A governor holds office for a term of five years from the date on which he enters upon his office. However, this term of five years is subject to the pleasure of the President. Further, he can resign at any time by addressing a resignation letter to the President.
The Supreme Court held that the pleasure of the President is not justifiable. The governor has no security of tenure and no fixed term of office. He may be removed by the President at any time.
The Constitution does not lay down any grounds upon which a governor may be removed by the President. Hence, the National Front Government headed by V P Singh (1989) asked all the governors to resign as they were appointed by the Congress government. Eventually, some of the governors were replaced and some were allowed to continue. The same thing was repeated in 1991, when the Congress Government headed by P V Narasimha Rao changed fourteen governors appointed by the V P Singh and Chandra Sekhar governments.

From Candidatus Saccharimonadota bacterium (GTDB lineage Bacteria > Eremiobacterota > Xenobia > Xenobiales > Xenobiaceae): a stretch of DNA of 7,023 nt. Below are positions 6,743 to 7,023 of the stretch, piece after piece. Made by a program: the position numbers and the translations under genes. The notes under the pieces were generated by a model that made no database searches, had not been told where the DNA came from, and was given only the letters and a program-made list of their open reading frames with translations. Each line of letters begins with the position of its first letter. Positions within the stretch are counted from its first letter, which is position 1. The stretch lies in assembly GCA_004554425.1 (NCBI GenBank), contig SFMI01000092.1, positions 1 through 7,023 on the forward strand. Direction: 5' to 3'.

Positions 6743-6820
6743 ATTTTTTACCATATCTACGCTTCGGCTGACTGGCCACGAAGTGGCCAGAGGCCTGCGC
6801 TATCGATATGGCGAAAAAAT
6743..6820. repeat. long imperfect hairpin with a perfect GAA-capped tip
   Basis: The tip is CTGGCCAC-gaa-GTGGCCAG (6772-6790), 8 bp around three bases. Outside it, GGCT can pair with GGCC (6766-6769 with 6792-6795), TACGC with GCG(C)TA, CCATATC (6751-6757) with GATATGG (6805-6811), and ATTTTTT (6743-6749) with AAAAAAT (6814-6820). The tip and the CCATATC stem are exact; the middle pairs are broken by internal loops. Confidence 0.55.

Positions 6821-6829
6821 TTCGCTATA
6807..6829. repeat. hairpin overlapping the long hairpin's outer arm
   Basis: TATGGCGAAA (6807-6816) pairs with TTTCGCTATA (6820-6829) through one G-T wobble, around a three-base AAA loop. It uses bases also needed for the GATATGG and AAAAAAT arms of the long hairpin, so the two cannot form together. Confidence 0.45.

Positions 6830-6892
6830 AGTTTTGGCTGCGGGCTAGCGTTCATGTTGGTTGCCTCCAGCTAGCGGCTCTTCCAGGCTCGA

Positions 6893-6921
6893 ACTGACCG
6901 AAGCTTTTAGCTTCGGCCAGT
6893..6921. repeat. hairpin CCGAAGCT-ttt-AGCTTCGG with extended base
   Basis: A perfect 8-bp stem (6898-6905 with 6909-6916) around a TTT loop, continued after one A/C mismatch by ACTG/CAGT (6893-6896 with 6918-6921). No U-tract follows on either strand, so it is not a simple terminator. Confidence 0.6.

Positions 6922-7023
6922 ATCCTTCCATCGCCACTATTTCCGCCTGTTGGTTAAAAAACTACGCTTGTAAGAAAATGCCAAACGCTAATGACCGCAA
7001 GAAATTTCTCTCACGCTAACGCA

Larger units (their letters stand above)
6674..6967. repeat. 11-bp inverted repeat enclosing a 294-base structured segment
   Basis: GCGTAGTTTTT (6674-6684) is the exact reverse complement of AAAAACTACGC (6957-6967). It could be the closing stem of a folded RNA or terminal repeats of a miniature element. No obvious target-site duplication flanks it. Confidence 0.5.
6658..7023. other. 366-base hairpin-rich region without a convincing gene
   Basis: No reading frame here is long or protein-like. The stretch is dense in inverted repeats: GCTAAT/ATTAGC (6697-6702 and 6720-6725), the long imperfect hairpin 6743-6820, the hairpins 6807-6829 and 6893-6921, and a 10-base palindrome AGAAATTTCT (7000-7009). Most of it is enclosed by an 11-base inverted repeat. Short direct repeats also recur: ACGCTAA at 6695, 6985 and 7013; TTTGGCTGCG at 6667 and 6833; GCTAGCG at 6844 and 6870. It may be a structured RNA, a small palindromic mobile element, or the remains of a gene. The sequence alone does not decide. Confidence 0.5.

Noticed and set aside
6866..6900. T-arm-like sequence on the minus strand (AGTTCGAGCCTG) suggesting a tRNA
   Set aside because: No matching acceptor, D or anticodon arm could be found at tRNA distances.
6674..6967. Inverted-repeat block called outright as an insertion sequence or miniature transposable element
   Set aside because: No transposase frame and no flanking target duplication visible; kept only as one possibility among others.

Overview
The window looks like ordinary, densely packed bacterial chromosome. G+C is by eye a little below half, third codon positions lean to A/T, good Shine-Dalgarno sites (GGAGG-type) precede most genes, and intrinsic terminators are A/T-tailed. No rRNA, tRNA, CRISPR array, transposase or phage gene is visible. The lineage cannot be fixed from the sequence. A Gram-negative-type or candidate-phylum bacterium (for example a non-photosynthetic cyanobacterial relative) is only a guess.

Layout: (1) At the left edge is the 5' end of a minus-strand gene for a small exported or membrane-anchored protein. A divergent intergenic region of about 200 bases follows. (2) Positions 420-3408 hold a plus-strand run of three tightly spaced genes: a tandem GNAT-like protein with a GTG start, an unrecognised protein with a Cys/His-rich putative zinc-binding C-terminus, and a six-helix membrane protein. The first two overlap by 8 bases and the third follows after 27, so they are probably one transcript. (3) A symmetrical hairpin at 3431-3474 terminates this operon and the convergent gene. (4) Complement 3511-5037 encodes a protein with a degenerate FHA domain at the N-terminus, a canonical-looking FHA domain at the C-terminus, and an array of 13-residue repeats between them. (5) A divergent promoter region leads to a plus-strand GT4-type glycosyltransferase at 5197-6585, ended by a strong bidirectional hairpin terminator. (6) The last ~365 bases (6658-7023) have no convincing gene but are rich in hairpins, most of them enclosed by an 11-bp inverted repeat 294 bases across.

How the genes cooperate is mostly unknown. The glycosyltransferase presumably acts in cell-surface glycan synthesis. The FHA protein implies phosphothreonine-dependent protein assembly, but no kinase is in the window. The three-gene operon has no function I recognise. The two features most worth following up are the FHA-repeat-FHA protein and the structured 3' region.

The President may transfer a Governor appointed to one state to another state for the rest of the term. Further, a Governor whose term has expired may be reappointed in the same state or any other state.
A governor can hold office beyond his term of five years until his successor assumes charge. The underlying idea is that there must be a governor in the state and there cannot be an interregnum.
The President can make such provision as he thinks fit for the discharge of the functions of the governor in any contingency not provided for in the Constitution, for example, the death of a sitting governor. Thus, the chief justice of the concerned state high court may be appointed temporarily to discharge the functions of the governor of that state.